Keywords: Network selection, Game theory, Congestion control, Quality of service
    Date: 2012
  5. By: Church, Jeffrey; Gandal, Neil
    Abstract: Clements (2004) makes the following two claims: (i) unlike direct network effects, increases in the size of the market do not, in the case of indirect network effects, make standardization more likely, but (ii) indirect network effects are associated with excessive standardization. We show in Clements’ framework that neither of these results are correct: standardization is more likely as the number of software firms increases and when the type of market equilibrium is unique— there are only multiple networks or only standardization—there is never excessive standardization, but there could be insufficient standardization, just as is the case with direct network effects.
    Keywords: network effects; standardization
    JEL: D43 L1
    Date: 2012–08
  6. By: Stuart McDonald (School of Economics, The University of Queensland); Mohamad Alghamdi; Bernard Pailthorpe
    Abstract: Using a data set spanning the period 1899-2000, we construct a network of RJVs and track the pattern of growth of this network over time. The resulting R&D network is emergent in the sense that RJVs are contained within it, connected to other RJVs by the existence firms sharing membership with multiple RJVs. This paper shows that the largest growth in the R&D networks occurred during the last three decades of the Twentieth Century. During this growth period, the R&D network has a pattern of collaboration that can be characterized as having the “small world†property. This has implications for the rate of information diffusion across the network, as it implies that many non-collaborating firms are in fact quite close to each other in terms of degree of separation. We show that this network structure is due to the presence of a small number of highly connected firms that collaborate across multiple RJVs. These firms have an important characteristic in that without their presence in the network, the R&D network looses its cohesiveness and the small world property disappears. Hence, these highly connected firms have an important role to play in determining the overall robustness of the R&D network.
    Date: 2012
  7. By: François Boussion (ENS - Ecole Normale Supérieure - Ministère chargé de l'enseignement supérieur.); Patrick MAILLÉ (RSM - Département Réseaux, Sécurité et Multimédia - Institut Télécom - Télécom Bretagne - Université européenne de Bretagne); Bruno Tuffin (INRIA - IRISA - DIONYSOS - INRIA - Université de Rennes 1)
    Abstract: Network neutrality has recently been the topic of an important debate, in both the telecommunication and political worlds, because of its potential impact in every-day life. While there has been many studies discussing the advantages and drawbacks of neutrality, there is no game-theoretical study dealing with the observable situation of competitive ISPs in front of a (quasi-)monopolistic content provider (CP), while it is a complaint from ISPs, and an illustration of the non-neutrality need. This paper provides a first game-theoretical analysis of relations between two competitive ISPs and a single CP, in the form of a four-level game, played at different time scales. This game is analyzed by backward induction. We show that while the complaint from ISPs is relevant with a such a competitive model, inserting side payments does not solve the problem.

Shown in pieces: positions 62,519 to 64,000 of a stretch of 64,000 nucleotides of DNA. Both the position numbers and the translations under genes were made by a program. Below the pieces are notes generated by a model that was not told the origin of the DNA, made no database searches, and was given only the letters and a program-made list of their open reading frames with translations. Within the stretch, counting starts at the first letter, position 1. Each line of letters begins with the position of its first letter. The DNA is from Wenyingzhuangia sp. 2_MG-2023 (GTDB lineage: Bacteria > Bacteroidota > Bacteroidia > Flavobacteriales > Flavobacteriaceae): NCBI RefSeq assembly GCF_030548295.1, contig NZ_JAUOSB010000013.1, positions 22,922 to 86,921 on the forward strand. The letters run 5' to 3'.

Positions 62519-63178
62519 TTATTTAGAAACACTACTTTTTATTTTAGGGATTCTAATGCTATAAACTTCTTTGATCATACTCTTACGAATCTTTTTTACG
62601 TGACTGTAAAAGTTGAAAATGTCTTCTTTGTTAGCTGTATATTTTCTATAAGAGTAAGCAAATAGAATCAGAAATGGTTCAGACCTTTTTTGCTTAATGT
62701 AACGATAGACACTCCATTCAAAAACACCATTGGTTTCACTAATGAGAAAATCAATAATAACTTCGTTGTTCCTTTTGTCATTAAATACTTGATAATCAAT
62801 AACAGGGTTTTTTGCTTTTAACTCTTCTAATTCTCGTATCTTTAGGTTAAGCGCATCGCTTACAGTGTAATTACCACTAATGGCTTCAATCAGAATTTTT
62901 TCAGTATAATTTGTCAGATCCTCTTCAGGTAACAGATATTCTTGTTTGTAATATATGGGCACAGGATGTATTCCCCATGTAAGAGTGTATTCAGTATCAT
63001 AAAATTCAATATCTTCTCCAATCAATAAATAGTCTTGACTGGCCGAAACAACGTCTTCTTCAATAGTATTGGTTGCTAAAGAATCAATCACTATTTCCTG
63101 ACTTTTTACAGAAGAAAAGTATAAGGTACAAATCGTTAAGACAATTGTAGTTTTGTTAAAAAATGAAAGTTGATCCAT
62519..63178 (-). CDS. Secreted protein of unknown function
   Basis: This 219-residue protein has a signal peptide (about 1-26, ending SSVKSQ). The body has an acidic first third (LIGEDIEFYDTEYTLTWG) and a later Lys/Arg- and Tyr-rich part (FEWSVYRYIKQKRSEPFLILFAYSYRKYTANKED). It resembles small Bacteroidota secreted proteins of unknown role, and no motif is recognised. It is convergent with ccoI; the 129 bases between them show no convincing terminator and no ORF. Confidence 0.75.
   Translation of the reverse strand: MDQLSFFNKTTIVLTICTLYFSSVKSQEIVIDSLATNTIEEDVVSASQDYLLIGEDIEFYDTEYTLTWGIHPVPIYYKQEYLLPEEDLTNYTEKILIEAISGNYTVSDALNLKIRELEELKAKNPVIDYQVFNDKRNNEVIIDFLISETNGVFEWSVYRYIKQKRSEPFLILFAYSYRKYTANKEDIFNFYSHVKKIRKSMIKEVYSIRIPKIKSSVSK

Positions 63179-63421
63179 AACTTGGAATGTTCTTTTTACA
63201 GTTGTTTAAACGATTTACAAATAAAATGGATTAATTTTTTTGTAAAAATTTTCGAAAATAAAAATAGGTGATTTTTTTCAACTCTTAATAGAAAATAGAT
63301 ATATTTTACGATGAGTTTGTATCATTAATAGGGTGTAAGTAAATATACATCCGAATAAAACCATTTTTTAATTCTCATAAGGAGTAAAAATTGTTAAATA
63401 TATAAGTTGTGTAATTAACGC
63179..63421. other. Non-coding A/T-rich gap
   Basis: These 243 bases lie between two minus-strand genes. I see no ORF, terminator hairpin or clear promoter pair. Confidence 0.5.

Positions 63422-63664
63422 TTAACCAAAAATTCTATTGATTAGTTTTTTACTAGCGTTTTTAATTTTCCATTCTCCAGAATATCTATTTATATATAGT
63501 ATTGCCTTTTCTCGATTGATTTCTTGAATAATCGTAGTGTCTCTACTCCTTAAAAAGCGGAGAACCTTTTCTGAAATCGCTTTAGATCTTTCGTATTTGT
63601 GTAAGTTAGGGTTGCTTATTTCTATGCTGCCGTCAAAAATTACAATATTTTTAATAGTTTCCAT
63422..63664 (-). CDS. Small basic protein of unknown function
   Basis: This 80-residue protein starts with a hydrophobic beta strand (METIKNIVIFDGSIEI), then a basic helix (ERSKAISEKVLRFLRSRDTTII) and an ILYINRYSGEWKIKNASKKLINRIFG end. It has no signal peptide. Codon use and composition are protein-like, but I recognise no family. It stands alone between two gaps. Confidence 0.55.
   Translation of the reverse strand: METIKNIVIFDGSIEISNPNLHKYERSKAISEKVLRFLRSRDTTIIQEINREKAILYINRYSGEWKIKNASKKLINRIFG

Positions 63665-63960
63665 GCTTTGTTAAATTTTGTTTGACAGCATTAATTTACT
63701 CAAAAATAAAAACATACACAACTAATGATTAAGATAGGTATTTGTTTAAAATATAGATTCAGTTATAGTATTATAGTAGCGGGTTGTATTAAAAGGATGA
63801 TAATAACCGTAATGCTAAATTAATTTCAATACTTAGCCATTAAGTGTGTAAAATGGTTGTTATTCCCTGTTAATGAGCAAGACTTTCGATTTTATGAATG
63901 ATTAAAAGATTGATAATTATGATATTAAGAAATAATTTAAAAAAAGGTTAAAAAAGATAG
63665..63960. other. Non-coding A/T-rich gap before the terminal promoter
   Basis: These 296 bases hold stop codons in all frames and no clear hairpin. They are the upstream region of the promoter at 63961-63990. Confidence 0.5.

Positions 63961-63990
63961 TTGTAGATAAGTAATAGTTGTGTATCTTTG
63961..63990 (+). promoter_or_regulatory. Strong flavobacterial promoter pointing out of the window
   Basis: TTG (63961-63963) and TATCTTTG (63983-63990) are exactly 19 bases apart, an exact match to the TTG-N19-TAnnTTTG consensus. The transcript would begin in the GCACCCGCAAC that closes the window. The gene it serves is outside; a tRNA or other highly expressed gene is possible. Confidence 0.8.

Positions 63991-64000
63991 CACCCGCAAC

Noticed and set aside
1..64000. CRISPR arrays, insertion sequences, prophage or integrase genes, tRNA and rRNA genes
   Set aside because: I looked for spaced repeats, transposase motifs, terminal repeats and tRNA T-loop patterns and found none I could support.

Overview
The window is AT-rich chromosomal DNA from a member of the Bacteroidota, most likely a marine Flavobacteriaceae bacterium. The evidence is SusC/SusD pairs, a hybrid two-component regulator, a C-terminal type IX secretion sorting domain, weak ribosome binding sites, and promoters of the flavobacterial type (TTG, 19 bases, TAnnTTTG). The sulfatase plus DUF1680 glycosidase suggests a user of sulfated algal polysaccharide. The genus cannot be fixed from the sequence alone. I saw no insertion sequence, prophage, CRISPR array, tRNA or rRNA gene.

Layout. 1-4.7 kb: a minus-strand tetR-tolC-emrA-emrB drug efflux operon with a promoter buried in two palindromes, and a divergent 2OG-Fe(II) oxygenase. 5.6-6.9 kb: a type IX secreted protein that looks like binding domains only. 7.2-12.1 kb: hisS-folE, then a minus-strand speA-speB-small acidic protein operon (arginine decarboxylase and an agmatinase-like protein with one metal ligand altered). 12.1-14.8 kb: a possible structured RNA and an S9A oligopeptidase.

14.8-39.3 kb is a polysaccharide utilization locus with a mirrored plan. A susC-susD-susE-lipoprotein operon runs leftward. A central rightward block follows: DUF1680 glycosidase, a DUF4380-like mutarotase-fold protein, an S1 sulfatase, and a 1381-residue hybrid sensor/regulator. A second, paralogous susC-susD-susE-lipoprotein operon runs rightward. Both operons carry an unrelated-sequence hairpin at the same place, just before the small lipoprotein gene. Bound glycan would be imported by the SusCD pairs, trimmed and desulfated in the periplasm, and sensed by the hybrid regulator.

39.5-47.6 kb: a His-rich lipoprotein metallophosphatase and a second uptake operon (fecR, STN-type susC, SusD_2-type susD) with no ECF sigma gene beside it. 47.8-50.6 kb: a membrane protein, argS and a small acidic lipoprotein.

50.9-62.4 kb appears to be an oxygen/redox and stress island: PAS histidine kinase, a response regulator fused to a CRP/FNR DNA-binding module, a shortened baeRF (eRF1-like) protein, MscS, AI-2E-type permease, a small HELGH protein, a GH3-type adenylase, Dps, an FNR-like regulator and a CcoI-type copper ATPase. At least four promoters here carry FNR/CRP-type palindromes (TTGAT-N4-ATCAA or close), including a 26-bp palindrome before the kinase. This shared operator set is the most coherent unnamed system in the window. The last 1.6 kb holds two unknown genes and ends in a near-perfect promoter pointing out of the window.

Keywords: Network neutrality, Competition, Pricing, Game theory
    Date: 2012
  8. By: Michele Belot (University of Oxford); Marcel Fafchamps (University of Oxford)
    Abstract: Some evidence suggests that people behave more pro-socially in small groups than in market-like situations. We construct an experiment in which people choose between allocations that affect their payoff and that of others. The choices of some participants are randomly selected to determine payoffs. We test whether people exhibit different other-regarding preferences depending on how the choice is framed. To mimic a market-like environment, we ask subjects to select a type of partner, either high or low. Selecting a partner of a given type effectively removes this pairing from other players. We compare this treatment to two alternatives where people are first assigned to groups of two high and two low participants. In one treatment, they are then asked to choose between a high and low partner. In the other, they are asked to choose between two payoff allocations for the four individuals. These two treatments make the implication of one's choice on others more salient. We find that most subjects pursue their self-interest, but high payoff participants behave more altruistically in small groups while low payoff participants display more invidious choices in the market-like environment. The implication is that while some efficiency can be achieved in small groups thanks to altruism, a market-like environment reduces good samaritan tendencies, possibly because the negative effect of one's choice on others is less salient.
    Keywords: Behavioral experiment, Social preferences, Partnership formation
    JEL: C90 D63 D64 Z13
    Date: 2012–08